AB: You’re now sitting down and working on Shazam!, right?
AB: What drew you to that? Obviously it’s a super hero, but an old super hero that isn’t around very much anymore.
JA: I don’t want to say too much about Shazam because it’s so early on in the process, but what is great about the Captain Marvel character in the Shazam! mythology is – the underlying idea is that a thirteen year old boy can say a magic word and turn into Captain Marvel. That’s the central concept of the story: that empowerment and the responsibility that comes with it.
AB: Didn’t he have a woman and a teen sidekick? Was the teen sidekick really a baby?
JA: There’s a lot of different variations on the mythology and I can’t really say how we’re doing it, but it definitely plays – it’s going to play well to kids, because they’re right there in that moment, but it’s going to play well to – it embodies that frustration and excitement of being a 13-year old.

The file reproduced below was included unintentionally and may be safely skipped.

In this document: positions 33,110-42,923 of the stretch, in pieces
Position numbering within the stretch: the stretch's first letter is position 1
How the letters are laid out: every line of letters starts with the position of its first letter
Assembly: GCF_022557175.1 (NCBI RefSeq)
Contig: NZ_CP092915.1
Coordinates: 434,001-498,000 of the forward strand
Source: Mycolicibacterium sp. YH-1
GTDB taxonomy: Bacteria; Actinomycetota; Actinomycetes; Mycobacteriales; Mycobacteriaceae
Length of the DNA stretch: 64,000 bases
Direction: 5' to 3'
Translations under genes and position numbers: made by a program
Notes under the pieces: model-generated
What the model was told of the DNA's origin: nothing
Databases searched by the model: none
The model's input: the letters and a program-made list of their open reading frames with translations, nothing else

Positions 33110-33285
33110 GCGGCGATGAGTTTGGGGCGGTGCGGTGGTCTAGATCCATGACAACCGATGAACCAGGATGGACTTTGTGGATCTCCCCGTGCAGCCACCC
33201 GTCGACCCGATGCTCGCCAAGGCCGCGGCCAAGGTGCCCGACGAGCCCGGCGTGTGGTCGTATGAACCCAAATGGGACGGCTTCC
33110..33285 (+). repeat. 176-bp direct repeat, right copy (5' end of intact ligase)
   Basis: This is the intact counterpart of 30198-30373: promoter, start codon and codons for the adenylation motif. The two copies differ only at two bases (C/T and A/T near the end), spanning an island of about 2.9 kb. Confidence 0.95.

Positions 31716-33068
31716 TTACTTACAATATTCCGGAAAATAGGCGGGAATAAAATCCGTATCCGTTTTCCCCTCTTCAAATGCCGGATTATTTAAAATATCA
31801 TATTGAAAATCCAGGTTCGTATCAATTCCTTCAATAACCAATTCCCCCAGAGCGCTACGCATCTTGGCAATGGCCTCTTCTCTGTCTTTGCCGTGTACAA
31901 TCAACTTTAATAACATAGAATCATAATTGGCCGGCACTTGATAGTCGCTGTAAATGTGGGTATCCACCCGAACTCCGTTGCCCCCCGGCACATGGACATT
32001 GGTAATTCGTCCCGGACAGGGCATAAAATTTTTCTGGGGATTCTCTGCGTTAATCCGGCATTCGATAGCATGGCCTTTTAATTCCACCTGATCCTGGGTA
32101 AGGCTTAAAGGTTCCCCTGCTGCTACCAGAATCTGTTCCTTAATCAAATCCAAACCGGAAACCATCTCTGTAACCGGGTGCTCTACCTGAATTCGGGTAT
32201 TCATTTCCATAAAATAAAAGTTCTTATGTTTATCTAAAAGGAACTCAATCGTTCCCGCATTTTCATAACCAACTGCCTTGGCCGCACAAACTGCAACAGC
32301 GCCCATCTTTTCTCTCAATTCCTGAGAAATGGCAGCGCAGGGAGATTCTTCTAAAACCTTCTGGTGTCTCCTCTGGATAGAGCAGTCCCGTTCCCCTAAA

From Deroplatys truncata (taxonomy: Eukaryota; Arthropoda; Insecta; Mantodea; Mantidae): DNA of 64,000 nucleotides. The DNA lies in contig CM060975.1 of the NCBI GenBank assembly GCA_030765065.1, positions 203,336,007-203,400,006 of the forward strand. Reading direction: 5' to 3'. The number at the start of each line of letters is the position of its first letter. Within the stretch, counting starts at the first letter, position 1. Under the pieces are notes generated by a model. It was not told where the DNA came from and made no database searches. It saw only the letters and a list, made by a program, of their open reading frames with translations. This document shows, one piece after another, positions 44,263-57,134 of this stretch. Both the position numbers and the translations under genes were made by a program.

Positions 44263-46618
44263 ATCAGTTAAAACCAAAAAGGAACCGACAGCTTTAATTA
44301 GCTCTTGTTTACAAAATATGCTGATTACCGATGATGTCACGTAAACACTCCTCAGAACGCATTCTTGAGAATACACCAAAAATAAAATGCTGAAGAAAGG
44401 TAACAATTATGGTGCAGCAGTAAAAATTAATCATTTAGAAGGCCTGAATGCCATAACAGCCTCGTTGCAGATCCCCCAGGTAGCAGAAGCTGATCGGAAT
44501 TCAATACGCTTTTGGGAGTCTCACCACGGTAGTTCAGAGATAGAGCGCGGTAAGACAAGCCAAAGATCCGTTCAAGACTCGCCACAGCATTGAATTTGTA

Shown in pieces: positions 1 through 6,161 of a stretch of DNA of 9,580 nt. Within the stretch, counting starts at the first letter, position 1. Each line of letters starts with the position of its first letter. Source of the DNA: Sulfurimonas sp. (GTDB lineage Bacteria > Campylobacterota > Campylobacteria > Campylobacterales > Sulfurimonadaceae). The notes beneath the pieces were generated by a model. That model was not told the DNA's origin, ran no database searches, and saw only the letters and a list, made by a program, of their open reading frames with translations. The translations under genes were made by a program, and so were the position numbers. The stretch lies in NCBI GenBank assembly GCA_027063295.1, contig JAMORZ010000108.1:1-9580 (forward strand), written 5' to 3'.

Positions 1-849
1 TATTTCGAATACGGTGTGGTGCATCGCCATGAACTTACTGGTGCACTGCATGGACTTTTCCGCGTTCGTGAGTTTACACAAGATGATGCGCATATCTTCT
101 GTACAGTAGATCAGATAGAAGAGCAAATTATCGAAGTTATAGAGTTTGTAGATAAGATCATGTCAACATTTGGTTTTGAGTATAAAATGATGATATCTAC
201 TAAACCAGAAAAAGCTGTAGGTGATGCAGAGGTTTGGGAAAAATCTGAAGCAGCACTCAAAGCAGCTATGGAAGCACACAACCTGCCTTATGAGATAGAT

AB: So, when you approached The Nines, do you feel like you had more control over the finished product?
JA: Certainly. Going back to the difference between the screenwriter – the person who originally plotting the story and getting it ready to be shot but isn’t the person who lifts up the hammer and builds it. This was a story where I really knew what I wanted to do – I knew how I wanted to build the story. I had not just a sense of the story I wanted to tell, but how I wanted to support this movie.
AB: Do you want to continue going in that direction?
JA: I definitely want to direct again. I don’t think it’s going to be super soon. I have a lot of other projects. I think it’s going to be a ways off, but I enjoyed it. The panic of directing is that you have about a thousand decisions a day – everyone’s coming up to you. As a writer, I don’t have to make any of those decisions and I was worried that I wouldn’t be able to handle it, but I surprised myself.